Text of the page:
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At least 69 jobs to go as Bord na Móna confirms plans to close Tipperary plant

Unions have said that they will not accept the plant’s closure.

IT HAS BEEN confirmed that Bord na Móna’s briquette factory in Littleton, Co Tipperary is set to close down.

A spokesperson for the company told that a decision had been reached to retain its plant in Derrinlough, Co Offaly, but to close its Littleton facility.

The spokesperson said that both locations had only been open for six months a year for the last few years, and that they were significantly over-capacity.

The Bord na Móna group of unions, however, said that they do not accept this decision and “it will be opposed by our members by all legitimate means including industrial action”.

In all, there are 69 employees who will be affected when the Littleton facility ceases production in April 2018. Furthermore, there “will also be some impact” on the 56 employees at the peat harvesting facility in Littleton, according to Bord na Móna.


Bord na Móna cites declining sales due to increased competition, low oil prices, carbon tax and other factors as contributing to the decision.

“To sustain the business into the future,” the company said in a statement, “Derrinlough factory, which employs 61 people, would be the optimum location for future investment to secure the future of the fuels business.”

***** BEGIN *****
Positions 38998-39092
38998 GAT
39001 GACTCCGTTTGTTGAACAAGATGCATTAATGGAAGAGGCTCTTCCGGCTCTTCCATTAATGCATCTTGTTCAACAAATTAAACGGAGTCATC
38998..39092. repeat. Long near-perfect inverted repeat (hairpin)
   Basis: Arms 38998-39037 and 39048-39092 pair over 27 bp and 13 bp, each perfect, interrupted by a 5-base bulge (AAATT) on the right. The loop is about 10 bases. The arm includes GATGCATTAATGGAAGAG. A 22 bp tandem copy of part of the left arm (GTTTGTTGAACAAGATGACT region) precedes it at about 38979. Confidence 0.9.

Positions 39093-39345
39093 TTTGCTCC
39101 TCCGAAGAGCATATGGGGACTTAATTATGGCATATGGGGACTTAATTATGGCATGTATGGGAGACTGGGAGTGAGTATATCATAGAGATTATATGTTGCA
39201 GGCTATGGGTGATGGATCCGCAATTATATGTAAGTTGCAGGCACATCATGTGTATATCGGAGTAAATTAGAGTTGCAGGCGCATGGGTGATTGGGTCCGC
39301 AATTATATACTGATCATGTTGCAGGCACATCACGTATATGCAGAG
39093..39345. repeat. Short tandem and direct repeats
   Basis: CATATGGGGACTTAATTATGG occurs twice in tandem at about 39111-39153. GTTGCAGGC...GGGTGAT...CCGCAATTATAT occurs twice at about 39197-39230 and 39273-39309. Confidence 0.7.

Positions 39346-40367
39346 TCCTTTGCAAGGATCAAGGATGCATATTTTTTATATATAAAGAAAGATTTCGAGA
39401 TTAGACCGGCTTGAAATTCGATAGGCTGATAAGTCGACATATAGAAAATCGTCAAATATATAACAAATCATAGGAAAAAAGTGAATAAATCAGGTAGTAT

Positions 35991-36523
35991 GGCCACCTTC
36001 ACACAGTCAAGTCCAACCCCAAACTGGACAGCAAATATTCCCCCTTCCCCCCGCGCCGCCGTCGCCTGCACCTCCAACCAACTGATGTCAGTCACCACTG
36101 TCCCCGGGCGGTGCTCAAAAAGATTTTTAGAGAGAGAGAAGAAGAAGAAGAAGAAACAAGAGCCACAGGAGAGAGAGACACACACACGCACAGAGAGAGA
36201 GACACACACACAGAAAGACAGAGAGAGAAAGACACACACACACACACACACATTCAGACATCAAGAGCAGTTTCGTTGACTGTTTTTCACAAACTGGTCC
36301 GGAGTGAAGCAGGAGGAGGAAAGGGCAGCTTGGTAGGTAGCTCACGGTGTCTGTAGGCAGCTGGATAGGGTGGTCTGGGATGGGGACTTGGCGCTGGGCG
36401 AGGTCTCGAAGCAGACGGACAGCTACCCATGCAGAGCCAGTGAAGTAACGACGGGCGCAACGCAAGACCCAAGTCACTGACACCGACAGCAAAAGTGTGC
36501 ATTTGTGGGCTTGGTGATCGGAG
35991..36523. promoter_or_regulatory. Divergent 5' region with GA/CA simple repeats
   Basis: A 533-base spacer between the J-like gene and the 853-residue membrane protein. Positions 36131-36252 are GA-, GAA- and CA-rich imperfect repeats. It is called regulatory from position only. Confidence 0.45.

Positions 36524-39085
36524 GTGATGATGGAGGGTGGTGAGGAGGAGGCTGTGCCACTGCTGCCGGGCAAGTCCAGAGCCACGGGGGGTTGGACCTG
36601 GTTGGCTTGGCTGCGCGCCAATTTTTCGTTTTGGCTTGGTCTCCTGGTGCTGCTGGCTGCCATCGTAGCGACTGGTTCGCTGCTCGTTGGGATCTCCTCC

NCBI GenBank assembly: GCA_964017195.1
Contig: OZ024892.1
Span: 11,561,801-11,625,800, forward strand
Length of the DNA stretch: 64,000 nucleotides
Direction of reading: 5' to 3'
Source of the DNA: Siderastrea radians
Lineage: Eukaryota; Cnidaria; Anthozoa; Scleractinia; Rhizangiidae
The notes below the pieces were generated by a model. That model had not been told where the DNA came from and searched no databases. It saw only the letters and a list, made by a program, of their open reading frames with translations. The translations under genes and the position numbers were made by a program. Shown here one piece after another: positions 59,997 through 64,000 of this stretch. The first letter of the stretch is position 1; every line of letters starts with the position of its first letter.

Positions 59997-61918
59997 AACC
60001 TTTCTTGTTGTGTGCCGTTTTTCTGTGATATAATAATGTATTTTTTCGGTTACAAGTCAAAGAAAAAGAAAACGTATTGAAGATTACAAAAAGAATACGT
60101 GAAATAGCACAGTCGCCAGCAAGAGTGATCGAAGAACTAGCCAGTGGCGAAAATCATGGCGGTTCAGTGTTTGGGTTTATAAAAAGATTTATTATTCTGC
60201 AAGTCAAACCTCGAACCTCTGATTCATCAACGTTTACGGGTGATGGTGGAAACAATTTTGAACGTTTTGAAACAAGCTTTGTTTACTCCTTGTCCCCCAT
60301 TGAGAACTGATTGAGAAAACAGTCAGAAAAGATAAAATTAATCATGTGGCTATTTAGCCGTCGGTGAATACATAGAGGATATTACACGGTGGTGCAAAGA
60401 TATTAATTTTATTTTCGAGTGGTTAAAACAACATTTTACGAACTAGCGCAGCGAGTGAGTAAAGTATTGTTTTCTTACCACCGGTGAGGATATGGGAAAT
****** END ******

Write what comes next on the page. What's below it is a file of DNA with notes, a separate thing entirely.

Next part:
Head of Bord na Móna Fuels, Eddie Scaife, said: “This has been a very difficult decision following a period of uncertainty for employees.

Ultimately we had to make a decision that ensured we had a business that could survive these challenges and safeguard the biggest number of briquetting jobs.

“Totally unacceptable”

Unions were critical of the move, saying that a decision had been reached without engagement with unions, and that closing the Littleton facility was “premature”.

The Bord na Móna group of unions and Siptu organiser John Regan said: “Our members are very disappointed but not surprised by this move by Bord na Móna.

There have been issues with sales of peat briquettes in the last two years. However, our members believe this move is premature and unwarranted, particularly as the plant is also in a process of diversifying its output with the development of a biomass briquette.
This has angered our members and deeply disappointed them. It leaves them with no option but to consider what action must now be taken to persuade the company to reverse this unacceptable decision.

Calls for government action

In a statement this afternoon, the Green Party said the government must do more to protect the workers at the Offaly and Tipperary plants.

Leader Eamon Ryan said: “Some of the Bord na Mona workers threatened with job losses today are the third and fourth generations of their families working on bogs since the 1940s.

They have a very proud tradition but are now facing into a different future.

While the party wants fossil fuel burning to be radically reduced, it says that workers shouldn’t be left behind when these traditional industries are threatened.

Ryan calls on the government to redirect the Public Service Obligation levy of €120 million a year for the burning of peat into a fund that will re-train workers over the next few years and provide job transition supports in the affected communities.

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